Government promises regulations to compel councils to allow filming at their public meetings
Cllr David Elderton shows photos of pavement parking problems to the politicians on Wirral Council’s Regeneration and Environment Policy and Performance Committee: An example of the kind of public meeting that the new regulations will cover
Following up on my earlier blog post calling for consultation with those actually doing filming of local government meetings on new regulations, I’ve received a response from one of the Rt Hon Eric Pickles MP’s spads (special policy advisers).
I made it clear that I’d publish any reply I received. Apart from the news though that the Local Audit and Accountability Bill has since received Royal Assent (which means parts of it are now law and it’s referred to as the Local Audit and Accountability Act 2014) the letter doesn’t say much more than has already been stated in public on this matter. I’ve changed the @ in my email address to [at] to try to fool bots that collect email addresses to spam them.
Mr. John Brace
John.brace [at] gmail.com
Our ref: ER74/00629/74
30 January 2014
Dear Mr. Brace,
Section 40 of the Local Audit and Accountability Bill
Thank you for your email of 23 December to the Secretary of State about the provisions in section 40 of the Local Audit and Accountability Bill, which relate to access to local government meetings and information.
I am pleased to inform you that the Bill has now become law as it received Royal Assent today. This means that the Secretary of State has power to make regulations any time after March that may allow local people including citizen journalists to attend public meetings of the local government bodies listed under section 40(6) of the Act and report the proceedings by using various communication methods such as filming, tweeting and blogging. This is a significant change in favour of openness and transparency, as, once secondary legislation is made, councils and other local bodies will be compelled to allow the public to film or tweet at their public meeting.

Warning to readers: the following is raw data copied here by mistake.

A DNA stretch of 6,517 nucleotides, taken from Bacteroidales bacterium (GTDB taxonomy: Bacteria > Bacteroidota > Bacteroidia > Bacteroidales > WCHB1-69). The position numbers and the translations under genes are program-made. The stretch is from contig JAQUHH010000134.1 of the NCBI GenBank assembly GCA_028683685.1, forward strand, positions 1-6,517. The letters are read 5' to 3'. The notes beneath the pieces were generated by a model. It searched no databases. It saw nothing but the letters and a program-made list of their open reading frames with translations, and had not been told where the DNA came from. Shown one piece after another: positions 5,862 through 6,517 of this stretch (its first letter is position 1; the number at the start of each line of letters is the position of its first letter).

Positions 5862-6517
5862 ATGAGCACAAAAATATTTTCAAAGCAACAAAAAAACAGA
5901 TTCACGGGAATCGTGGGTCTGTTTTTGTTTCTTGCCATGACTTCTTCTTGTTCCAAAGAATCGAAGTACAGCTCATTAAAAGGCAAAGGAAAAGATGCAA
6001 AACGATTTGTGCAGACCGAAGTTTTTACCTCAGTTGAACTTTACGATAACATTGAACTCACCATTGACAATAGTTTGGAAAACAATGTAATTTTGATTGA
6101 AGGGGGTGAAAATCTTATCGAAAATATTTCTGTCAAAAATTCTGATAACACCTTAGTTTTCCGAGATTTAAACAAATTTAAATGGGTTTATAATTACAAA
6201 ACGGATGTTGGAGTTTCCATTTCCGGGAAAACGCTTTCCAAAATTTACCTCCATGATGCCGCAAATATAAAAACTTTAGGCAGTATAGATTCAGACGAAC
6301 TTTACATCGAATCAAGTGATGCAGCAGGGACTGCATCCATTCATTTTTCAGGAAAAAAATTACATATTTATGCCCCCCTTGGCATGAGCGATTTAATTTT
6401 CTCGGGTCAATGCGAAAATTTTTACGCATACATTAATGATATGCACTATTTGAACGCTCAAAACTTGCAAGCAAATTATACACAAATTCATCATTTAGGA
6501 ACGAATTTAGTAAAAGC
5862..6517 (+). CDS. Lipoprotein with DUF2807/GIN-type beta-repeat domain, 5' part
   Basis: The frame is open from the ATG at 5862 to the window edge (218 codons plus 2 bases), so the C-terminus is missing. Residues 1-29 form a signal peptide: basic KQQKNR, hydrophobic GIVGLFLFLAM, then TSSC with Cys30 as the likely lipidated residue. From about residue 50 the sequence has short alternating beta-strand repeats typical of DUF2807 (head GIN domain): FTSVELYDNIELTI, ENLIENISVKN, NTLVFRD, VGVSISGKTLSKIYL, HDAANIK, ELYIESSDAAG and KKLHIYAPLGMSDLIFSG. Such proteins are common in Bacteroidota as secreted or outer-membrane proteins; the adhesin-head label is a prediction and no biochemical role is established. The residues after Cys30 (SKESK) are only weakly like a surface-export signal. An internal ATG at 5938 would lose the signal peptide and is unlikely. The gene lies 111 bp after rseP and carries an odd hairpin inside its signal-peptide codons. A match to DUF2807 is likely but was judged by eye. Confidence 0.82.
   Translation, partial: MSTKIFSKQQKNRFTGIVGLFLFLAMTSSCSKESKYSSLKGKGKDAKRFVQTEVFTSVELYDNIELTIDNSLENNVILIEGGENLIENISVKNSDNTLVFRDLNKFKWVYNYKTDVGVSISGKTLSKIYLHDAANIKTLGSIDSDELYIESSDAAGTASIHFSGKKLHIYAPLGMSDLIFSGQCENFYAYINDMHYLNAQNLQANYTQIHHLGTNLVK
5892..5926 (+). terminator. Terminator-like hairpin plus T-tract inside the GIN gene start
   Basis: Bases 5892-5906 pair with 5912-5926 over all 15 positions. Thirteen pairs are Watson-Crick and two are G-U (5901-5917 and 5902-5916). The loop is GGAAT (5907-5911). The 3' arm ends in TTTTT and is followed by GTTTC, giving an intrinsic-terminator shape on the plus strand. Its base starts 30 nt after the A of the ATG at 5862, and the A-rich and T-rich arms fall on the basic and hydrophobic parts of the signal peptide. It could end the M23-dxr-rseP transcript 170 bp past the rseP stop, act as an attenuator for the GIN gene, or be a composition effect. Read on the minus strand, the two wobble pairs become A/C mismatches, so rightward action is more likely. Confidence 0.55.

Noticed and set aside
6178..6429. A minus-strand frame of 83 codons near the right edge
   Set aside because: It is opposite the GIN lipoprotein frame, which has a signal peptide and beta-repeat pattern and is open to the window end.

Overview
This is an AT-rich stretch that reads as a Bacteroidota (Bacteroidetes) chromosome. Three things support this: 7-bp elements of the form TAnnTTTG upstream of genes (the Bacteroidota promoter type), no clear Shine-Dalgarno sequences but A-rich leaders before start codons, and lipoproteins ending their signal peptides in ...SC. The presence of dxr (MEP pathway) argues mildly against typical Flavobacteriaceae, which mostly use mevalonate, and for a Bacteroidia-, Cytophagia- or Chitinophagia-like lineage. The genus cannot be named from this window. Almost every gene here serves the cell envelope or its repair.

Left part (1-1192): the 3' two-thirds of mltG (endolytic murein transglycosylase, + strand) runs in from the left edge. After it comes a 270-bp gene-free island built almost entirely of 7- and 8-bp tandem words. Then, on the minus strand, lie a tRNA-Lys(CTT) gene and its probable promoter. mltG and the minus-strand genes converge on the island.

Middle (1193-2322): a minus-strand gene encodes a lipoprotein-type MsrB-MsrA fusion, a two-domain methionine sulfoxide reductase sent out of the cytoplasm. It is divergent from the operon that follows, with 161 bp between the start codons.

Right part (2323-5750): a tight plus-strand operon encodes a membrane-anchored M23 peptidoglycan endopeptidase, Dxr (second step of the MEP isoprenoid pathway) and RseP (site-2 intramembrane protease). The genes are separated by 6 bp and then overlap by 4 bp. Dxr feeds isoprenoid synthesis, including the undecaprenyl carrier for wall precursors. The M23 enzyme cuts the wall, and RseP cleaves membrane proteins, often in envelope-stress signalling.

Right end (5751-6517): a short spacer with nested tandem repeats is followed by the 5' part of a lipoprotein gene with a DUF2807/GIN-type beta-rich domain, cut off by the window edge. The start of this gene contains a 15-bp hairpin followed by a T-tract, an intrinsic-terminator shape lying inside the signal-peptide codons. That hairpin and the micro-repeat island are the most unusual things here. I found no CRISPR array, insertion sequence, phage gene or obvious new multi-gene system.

On your point about consultation, although the Local Government Association and the National Association of Local Councils were mentioned during the debate, no decision has been made on all those who will be consulted. However your point about consulting the people the proposed will affect will be considered when the decision is made.
Also, your points about the circumstances in which persons may not carry out activities such as filming at councils’ meetings and the extension of provisions on offences have been noted. They will be considered when developing the regulations.
Democracy and Local Governance
Department for Communities and Local Government
3/J1 Eland House
Tel 030 3444 0000
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